How long have you worked in the industry and how did you end up being a fund manager?
I come from a farming background. My Father’s a farmer in Wiltshire and I’d always been primed to take over. I read agriculture at university but I decided while I was there to do something else for a while; agriculture wasn’t going that well at the time and so I gravitated towards London.
My first experience in the city was as an intern for Fleming Private Asset Management. I was given an internship for a few months which turned into six and I really enjoyed it and got the buzz of working in the industry, so I took my first full time job at NatWest Stockbrokers in late 1997, working in the private client department. I moved into asset management at Sarasin in 2005 because I wanted to focus on managing money, starting in the multi-asset team which was running around £1.5bn. I went on to launch the global equity income fund in 2006, working alongside Graham Ashby a well known income investor and stepped up to take over as sole manager when he left in late 2007.
Prior to running money, what other work have you done?
I tried a few things when I first moved to London, probably the one that stands out most being a stint in recruitment.
What qualifications do you have?
I passed various exams to become a member of the Securities Institute early on in my career, and took a paper on derivatives which has been useful given my use of derivatives during my career.
What is your investment style what made you go down that route?
I’ve always wanted to run slightly lower volatility portfolios. I think they outperform over the long term. I want to invest in high quality businesses that can generate real, repeatable returns and I want to be able to understand how they’re able to do that. I look for companies which can grow – I’m not a value investor looking for high yielding equities which will benefit from reversion on the share price – I think companies which are growing over the long term will ultimately produce better returns and I don’t think the market is very good at pricing that.
Which investor do you admire the most?
It’s a tough one to answer without sounding cheesy, but the industry is good at producing similar products, a lot of the time, but doesn’t often circle back to the client and find out what they really need. I think the commercial guys, who take the time to do this, I admire most. If you look at people like Fundsmith over the last five years they’ve taken the time to listen to what their clients want and they’ve done very well, and I think this kind of approach is important, we need people who can blaze a trail – there are too many ‘me-too’ funds. If you look at equity income this is certainly the case, and I hope my portfolios offer something different.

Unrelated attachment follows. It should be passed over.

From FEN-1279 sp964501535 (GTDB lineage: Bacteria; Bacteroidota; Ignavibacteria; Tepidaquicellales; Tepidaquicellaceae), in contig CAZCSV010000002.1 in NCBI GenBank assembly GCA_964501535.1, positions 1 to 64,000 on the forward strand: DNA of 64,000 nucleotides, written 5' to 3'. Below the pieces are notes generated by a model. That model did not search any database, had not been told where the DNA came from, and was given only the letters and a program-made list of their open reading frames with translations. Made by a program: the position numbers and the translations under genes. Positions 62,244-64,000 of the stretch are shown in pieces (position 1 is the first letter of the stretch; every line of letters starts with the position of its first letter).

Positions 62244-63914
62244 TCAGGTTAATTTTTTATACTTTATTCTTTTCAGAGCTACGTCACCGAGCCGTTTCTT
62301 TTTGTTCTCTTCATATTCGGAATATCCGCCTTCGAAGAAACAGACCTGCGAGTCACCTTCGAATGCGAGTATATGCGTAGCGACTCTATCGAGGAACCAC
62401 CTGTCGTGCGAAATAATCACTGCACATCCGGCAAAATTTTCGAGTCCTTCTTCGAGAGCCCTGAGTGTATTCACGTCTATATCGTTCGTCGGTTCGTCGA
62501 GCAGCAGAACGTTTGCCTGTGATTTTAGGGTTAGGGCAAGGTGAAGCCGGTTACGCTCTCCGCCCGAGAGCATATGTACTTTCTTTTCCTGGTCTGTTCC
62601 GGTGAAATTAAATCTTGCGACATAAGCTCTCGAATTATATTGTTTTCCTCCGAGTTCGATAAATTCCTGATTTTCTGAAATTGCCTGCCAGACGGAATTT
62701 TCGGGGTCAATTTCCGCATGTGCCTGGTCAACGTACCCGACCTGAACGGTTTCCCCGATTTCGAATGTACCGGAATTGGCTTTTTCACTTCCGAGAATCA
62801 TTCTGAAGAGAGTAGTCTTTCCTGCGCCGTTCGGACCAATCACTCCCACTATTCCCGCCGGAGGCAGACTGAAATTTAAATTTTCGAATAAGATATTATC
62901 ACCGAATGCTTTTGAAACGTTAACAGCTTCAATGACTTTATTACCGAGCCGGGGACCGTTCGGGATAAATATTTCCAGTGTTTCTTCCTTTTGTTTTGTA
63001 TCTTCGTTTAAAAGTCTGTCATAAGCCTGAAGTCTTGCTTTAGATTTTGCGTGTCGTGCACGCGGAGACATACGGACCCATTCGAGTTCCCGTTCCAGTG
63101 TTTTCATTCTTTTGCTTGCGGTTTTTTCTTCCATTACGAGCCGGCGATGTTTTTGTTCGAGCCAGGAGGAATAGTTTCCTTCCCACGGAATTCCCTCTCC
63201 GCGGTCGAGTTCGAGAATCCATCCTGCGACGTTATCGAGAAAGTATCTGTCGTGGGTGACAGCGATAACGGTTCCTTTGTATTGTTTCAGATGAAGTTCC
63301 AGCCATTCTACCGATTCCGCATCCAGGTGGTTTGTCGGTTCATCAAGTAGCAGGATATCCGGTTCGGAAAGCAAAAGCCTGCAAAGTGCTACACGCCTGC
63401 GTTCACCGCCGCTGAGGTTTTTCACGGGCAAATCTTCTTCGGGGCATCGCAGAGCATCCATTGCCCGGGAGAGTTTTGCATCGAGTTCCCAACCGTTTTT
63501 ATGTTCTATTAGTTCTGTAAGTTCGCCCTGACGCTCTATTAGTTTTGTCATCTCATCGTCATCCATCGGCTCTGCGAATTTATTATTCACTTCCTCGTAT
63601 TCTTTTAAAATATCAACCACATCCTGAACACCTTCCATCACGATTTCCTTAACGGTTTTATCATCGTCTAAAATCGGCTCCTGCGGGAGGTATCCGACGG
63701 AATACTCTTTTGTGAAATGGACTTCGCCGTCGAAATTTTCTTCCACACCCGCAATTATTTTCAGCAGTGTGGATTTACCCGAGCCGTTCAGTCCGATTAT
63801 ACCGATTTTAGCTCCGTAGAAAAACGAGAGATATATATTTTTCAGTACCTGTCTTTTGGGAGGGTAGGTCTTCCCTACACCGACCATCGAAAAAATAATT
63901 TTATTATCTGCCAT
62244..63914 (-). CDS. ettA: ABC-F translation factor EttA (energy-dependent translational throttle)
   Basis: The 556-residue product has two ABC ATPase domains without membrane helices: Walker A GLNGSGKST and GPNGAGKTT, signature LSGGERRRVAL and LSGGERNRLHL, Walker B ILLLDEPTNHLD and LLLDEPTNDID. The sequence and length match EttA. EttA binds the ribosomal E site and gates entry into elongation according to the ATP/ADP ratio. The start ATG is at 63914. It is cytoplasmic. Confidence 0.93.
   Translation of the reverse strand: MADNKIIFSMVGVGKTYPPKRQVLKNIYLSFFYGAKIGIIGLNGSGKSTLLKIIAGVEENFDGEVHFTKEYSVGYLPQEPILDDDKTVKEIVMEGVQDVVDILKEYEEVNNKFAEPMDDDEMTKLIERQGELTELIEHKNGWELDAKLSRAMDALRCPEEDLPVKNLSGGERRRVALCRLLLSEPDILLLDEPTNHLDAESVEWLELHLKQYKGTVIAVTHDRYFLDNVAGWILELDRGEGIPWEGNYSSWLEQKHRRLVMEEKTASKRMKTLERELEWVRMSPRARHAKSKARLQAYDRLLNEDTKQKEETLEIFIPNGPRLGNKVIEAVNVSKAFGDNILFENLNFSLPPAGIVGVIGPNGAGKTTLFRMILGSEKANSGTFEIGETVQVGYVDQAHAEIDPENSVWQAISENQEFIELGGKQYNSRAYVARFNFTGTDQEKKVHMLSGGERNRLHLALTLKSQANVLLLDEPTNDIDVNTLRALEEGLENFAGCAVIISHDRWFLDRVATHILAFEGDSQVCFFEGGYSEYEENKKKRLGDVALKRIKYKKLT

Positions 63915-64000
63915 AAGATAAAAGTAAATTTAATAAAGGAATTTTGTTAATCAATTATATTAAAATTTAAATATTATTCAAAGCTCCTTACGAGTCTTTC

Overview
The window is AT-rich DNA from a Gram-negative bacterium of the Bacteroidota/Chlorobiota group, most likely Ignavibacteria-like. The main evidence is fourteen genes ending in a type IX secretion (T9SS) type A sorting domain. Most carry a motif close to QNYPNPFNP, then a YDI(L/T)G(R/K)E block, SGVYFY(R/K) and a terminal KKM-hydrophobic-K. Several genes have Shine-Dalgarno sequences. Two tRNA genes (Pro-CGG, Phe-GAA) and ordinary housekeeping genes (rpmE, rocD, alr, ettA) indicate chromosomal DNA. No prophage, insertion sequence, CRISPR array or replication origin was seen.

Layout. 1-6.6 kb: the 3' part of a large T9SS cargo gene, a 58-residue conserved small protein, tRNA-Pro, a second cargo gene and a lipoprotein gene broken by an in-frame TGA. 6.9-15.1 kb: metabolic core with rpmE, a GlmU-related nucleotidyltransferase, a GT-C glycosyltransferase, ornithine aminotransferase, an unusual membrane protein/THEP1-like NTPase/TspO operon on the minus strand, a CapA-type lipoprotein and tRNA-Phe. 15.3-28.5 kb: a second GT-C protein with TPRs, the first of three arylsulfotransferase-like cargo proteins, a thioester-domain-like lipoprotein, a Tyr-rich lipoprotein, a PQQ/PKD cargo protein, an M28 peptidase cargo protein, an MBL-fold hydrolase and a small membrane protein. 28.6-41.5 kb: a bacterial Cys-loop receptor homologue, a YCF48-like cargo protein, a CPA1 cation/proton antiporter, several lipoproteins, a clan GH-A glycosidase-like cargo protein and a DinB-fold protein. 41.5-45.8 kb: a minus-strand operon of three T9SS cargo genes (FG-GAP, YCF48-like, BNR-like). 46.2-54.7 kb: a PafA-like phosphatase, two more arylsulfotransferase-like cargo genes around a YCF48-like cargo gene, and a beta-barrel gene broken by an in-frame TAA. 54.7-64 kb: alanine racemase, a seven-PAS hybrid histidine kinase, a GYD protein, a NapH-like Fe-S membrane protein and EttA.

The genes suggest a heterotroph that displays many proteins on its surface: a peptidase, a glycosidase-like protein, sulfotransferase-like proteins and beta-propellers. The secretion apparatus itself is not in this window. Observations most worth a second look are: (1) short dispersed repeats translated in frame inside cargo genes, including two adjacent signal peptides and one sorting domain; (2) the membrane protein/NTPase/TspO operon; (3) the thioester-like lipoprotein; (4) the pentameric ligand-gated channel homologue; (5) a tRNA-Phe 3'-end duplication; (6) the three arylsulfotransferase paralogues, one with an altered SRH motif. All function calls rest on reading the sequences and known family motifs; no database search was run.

You run both and open and closed ended fund, what are the major pros and cons about the two vehicles?
I’ve only been running a closed end fund since May last year as they didn’t have them at my last company, and I’ve really enjoyed it. Having a board really makes you focused. If I can persuade them that it’s worth doing something different that gives me a real sense of achievement, but it also means I must try harder to understand what the client (the board a proxy for the clients) wants. In terms of the tools at my disposal I think the ability to go down the market cap scale with less liquidity concern is really important, and I think being able to use gearing is also a major asset.
Over the course of your fund management career, what would you say has been you best investment and why?